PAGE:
function ProductTable(props) {
  const { products } = props;
  return (
    <table>
      <caption>Our products</caption>
      <thead>
        <tr>
          <th>Name</th>
          <th>Price</th>
          <th>In Stock</th>
        </tr>
      </thead>
      <tbody>
        {products.map(product => (
          <tr key={product.id}>
            <td>{product.name}</td>
            <td>{product.price}</td>
            <td>{product.stock}</td>
          </tr>
        ))}
      </tbody>
    </table>
  );
}

Sorting data in JavaScript is pretty straightforward, thanks to the built-in array function sort(). It’ll sort arrays of numbers and strings without an extra argument:

const array = ['mozzarella', 'gouda', 'cheddar'];
array.sort();
console.log(array); // ['cheddar', 'gouda', 'mozzarella']

Let’s start by sorting the data we get alphabetically by name.

function ProductTable(props) {
  const { products } = props;
  let sortedProducts = [...products];
  sortedProducts.sort((a, b) => {
    if (a.name < b.name) {
      return -1;
    }
    if (a.name > b.name) {
      return 1;
    }
    return 0;
  });
  return (
    <Table>
      {/* as before */}
    </Table>
  );
}

A hook is a special kind of function that lets us “hook” into some of React’s core functionality, like managing state and triggering side effects. This particular hook lets us maintain a piece of internal state in our component, and change it if we want to. This is what we’ll add:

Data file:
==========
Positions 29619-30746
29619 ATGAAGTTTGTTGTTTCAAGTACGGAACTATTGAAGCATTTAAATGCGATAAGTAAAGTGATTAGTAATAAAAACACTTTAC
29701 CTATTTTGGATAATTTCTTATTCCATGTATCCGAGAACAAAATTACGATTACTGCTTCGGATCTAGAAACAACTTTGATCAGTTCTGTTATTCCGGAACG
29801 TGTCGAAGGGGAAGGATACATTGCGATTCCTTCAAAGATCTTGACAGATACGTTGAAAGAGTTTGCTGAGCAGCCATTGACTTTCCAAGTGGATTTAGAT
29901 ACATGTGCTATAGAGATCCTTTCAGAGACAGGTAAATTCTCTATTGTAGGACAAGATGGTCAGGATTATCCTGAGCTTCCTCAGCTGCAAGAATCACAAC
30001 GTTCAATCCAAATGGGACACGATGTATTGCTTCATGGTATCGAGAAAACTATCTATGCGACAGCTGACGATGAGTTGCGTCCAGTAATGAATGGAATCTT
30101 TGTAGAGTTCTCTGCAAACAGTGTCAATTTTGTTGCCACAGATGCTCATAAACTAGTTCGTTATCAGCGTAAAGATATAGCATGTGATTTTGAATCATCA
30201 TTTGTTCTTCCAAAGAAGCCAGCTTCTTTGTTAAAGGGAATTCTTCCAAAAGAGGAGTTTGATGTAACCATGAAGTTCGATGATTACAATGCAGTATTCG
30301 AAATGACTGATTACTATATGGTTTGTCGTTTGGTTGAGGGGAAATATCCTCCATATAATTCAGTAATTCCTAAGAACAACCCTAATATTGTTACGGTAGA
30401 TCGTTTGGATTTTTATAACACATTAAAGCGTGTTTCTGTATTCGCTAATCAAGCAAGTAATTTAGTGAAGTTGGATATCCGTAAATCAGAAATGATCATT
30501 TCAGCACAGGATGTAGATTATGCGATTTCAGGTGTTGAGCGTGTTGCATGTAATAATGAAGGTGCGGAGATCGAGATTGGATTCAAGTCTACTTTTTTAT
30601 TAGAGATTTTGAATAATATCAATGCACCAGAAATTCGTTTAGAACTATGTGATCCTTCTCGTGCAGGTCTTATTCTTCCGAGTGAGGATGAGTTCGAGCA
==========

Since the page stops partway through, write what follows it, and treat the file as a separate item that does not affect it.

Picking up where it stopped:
const [sortedField, setSortedField] = React.useState(null);
const ProductsTable = (props) => {
  const { products } = props;
  const [sortedField, setSortedField] = React.useState(null);
  return (
    <table>
      <thead>
        <tr>
          <th>
            <button type="button" onClick={() => setSortedField('name')}>
              Name
            </button>
          </th>
          <th>
            <button type="button" onClick={() => setSortedField('price')}>
              Price
            </button>
          </th>
          <th>
            <button type="button" onClick={() => setSortedField('stock')}>
              In Stock
            </button>
          </th>
        </tr>
      </thead>
      {/* As before */}
    </table>
  );
};

We’re not doing any actual sorting yet though, so let’s fix that. Remember the sorting algorithm from before? Here it is, just slightly altered to work with any of our field names.

const ProductsTable = (props) => {
  const { products } = props;
  const [sortedField, setSortedField] = React.useState(null);
  let sortedProducts = [...products];
  if (sortedField !== null) {
    sortedProducts.sort((a, b) => {
      if (a[sortedField] < b[sortedField]) {
        return -1;
      }
      if (a[sortedField] > b[sortedField]) {
        return 1;
      }
      return 0;
    });
  }
  return (
    <table>

Here’s the new sorting function:

 sortedProducts.sort((a, b) => {
    if (a[sortConfig.key] < b[sortConfig.key]) {
       return sortConfig.direction === 'ascending' ? -1 : 1;
    }
    if (a[sortConfig.key] > b[sortConfig.key]) {
       return sortConfig.direction === 'ascending' ? 1 : -1;
    }
    return 0;
 });
const requestSort = key => {
   let direction = 'ascending';
   if (sortConfig.key === key && sortConfig.direction === 'ascending') {
      direction = 'descending';
   }
   setSortConfig({
      key,
      direction
   });
}
return (
  <table>
    <thead>
      <tr>
        <th>
          <button type="button" onClick={() => requestSort('name')}>